From terrifying toddlers to channeling Robert Crumb: the mad, mad world of Tom Paterson

22nd November 2021

Celebrating one of the finest talents in comics, The Tom Paterson Collection is a gorgeous hardcover bringing together strips from Tom Paterson, artist on titles such as Buster, Whizzer and Chips, and many more. 

Continuing our series of short essays commissioned from selected comics critics that explore 2000 AD and the Treasury of British Comics’ latest graphic novel collections, Doris V. Sutherland takes a look at the mad, mad worlds of one of Britain's best cartoonists...

Generations of children (and not a few adults) have loved the comic strips of Tom Paterson. His bizarre characters and their exploits always did stand out in British comics; and with the range of styles he mastered, many will doubtless be surprised that all of these strips were drawn by one man. Now, with The Tom Paterson Collection, a selection of his best work has at long last been reissued.

Inside, readers will find the likes of Jake's Seven, an early-eighties Jackpot strip about schoolkids travelling to the future and meeting a Dick Dastardly-esque villain. From 1987 comes Kipper's 'Felix the Pussycat', a superhero spoof about a boy who fights crime dressed as a cat -- not a cat-themed superhero, just a cat. Come the nineties. Paterson was drawing 'Lucy Lastic' for Buster: a girl whose lengthy, rubbery limbs prove both blessing and curse.

One of the book's biggest draws is Paterson's 1984-7 work on 'Sweeny Toddler' in Whoopee and Whizzer and Chips. Here, we see one of Paterson's most readily-evident gifts: his uncanny ability to emulate Sweeny’s creator, Leo Baxendale. Many cartoonists may be able to cobble together an outward imitation of Baxendale's style, but to produce anything more than just a soulless copy would require the artist to share Baxendale's oddball sense of visual humour. The bulk of Paterson’s 'Sweeny' strips are practically indistinguishable from Baxendale's own work.

If there is a significant difference between the Baxendale and Paterson 'Sweeny Toddler', it would be the additional layer of rubbery grotesqueness that occasionally appears on Paterson's work. The strip where Sweeny takes part in a face-pulling contest with Frankenstein, for example, recalls more the inspired cartoon ugliness of Ken Reid.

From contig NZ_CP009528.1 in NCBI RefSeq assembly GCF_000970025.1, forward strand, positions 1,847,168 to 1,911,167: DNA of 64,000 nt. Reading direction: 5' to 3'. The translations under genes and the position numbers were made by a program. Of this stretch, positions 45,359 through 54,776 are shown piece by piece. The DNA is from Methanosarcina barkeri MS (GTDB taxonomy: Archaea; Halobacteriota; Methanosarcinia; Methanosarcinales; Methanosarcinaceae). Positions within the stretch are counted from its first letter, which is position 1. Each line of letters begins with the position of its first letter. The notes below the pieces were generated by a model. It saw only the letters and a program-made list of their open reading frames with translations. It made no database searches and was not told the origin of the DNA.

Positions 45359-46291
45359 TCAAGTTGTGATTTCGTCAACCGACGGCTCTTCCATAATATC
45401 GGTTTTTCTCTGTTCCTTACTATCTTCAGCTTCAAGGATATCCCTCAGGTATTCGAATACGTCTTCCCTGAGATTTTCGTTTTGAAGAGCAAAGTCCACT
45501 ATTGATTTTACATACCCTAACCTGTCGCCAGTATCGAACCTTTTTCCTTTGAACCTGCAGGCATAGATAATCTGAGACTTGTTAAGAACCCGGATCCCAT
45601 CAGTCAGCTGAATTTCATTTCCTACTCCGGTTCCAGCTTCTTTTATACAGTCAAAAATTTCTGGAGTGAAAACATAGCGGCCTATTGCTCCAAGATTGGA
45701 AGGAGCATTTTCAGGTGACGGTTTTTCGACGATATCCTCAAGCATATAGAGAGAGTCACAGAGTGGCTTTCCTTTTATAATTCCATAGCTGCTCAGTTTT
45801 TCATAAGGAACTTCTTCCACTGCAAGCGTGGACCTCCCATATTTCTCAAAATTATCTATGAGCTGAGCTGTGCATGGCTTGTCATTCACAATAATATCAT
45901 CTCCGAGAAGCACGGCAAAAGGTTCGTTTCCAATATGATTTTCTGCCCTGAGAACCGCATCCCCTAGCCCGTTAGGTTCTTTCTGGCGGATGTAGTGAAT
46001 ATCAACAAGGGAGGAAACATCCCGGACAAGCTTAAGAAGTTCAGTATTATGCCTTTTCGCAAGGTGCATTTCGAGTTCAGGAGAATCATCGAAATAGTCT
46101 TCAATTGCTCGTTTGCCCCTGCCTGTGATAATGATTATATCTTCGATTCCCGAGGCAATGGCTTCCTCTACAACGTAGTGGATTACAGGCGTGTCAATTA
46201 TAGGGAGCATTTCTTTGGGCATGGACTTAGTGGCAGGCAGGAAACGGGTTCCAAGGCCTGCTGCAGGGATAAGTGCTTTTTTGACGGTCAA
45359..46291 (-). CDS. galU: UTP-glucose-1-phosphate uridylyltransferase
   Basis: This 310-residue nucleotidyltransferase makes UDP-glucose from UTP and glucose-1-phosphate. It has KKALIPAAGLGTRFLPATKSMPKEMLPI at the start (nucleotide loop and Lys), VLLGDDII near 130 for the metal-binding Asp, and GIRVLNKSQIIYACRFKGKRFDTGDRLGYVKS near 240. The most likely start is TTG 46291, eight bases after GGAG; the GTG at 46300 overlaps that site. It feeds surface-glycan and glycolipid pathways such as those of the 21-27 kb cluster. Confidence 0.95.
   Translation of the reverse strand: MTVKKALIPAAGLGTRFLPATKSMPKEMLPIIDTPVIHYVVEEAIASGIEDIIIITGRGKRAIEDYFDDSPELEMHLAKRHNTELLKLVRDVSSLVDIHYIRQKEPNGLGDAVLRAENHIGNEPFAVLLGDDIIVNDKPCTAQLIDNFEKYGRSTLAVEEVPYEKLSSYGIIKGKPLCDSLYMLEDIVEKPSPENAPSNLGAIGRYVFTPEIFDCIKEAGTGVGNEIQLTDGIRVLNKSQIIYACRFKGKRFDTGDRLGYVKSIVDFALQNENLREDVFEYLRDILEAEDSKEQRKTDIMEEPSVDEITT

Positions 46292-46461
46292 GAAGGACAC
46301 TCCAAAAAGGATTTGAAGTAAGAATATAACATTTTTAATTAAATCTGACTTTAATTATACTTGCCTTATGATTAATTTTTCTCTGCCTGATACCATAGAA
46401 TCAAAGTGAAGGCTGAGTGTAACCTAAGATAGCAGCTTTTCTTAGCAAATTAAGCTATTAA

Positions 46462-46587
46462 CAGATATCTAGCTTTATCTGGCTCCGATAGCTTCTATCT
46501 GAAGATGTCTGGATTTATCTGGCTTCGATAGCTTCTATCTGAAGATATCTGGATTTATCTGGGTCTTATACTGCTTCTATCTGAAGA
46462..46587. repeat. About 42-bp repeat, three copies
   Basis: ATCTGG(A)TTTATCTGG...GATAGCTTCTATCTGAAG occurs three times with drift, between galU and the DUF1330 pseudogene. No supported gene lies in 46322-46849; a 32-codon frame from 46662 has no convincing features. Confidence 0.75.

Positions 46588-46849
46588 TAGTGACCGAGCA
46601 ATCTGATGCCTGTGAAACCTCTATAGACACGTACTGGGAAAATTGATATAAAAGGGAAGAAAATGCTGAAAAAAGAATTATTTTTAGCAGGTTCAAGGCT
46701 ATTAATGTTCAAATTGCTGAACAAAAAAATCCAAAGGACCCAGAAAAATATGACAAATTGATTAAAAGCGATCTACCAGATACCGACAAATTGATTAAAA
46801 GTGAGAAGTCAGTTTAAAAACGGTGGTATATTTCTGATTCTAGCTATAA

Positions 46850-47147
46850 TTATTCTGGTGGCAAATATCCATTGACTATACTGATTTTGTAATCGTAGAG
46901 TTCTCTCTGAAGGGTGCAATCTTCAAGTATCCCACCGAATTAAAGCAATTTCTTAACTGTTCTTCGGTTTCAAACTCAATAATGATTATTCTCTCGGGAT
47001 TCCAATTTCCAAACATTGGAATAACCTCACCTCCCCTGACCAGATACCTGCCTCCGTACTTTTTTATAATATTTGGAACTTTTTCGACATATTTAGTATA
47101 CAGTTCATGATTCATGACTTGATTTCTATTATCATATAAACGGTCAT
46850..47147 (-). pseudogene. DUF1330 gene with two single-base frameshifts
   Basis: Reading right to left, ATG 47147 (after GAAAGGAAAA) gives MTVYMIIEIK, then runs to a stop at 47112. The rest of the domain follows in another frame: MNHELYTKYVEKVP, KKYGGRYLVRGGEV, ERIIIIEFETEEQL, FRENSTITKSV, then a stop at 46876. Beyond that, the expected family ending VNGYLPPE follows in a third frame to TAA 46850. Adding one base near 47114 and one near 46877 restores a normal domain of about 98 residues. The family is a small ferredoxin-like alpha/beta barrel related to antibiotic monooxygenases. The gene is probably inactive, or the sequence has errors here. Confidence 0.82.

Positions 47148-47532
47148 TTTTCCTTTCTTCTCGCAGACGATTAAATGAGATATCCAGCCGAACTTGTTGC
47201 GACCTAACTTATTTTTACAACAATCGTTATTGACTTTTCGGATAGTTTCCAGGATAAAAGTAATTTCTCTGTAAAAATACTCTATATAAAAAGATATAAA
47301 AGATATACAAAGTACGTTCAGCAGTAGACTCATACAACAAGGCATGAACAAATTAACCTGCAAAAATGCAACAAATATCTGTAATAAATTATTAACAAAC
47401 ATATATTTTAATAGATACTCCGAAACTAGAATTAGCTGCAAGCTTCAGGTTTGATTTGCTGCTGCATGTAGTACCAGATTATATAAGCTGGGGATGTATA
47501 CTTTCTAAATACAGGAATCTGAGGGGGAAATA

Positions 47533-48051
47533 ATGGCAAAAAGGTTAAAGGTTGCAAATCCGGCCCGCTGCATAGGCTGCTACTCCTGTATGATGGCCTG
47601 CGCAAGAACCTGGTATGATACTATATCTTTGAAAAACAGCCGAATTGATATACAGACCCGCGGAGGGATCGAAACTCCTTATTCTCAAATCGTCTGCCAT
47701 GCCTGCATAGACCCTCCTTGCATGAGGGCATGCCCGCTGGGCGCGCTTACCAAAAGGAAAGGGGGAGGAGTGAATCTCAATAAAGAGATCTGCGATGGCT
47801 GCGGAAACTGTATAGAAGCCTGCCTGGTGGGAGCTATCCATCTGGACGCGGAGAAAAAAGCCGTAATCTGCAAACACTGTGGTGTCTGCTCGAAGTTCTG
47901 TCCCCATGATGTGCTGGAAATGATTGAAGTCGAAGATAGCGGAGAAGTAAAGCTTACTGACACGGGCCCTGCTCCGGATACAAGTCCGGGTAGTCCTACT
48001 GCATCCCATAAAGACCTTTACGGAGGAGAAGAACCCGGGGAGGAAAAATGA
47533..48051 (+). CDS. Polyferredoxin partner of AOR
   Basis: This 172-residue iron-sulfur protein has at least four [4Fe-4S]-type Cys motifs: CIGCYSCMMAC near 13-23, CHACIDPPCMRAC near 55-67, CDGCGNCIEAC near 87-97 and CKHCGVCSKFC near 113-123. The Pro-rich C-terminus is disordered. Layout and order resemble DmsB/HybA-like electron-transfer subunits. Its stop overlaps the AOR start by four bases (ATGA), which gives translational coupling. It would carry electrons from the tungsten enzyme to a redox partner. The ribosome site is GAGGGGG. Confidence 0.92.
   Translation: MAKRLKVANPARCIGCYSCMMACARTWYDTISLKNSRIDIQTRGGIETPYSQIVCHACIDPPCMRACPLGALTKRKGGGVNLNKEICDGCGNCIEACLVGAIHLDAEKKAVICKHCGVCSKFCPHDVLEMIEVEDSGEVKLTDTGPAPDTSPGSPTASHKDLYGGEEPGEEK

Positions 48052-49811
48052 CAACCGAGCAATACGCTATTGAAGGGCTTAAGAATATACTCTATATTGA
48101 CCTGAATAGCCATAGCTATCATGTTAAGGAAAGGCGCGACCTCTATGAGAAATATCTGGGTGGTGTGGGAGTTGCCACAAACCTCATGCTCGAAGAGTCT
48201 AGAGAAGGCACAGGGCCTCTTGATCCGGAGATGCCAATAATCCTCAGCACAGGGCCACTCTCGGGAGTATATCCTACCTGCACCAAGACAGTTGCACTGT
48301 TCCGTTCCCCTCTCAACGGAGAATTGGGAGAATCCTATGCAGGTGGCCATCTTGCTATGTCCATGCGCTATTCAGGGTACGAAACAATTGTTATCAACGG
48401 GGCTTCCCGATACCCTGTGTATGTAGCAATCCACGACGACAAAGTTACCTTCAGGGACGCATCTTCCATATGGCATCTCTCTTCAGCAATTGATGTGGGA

Paterson perfects this half-Baxendale, half-Reid style with 'Fiends and Neighbours' (from the 1976 Cor!! Annual) and its spiritual successor, the early-eighties Whizzer and Chips strip 'Strange Hill'. These feature lovable grotesques who range from harmless cartoon spooks to genuine oddities. The latter are put on display when the Strange Hill teacher takes his class on a trip to Stonehenge, and encounters a band of hooded, faceless figures: "Nyaargh! Ghostly druids!!"

In Paterson’s world even pretty girls can be pretty odd-looking. Witness the 'School Belle', who debuted in 1983 and migrated from School Fun to Buster. Far from being generically attractive (like the Dolly Parton parody who turned up in Jackpot's The Park, drawn by Paterson two years earlier) she is a comically lumpy, lanky portrait of adolescence.

Another clear influence on Paterson is Robert Crumb. This shows up in some of Paterson's later work, particularly Whizzer and Chips' rap-themed 'Watford Gapp' from the late eighties and Buster's cool-dude superhero Captain Crucial from the nineties. The rubbery line-shading, Mr. Natural pickle-noses, borderline psychedelic starscapes and exaggerated-perspective "keep on truckin'" gaits found throughout these strips all speak of Crumb.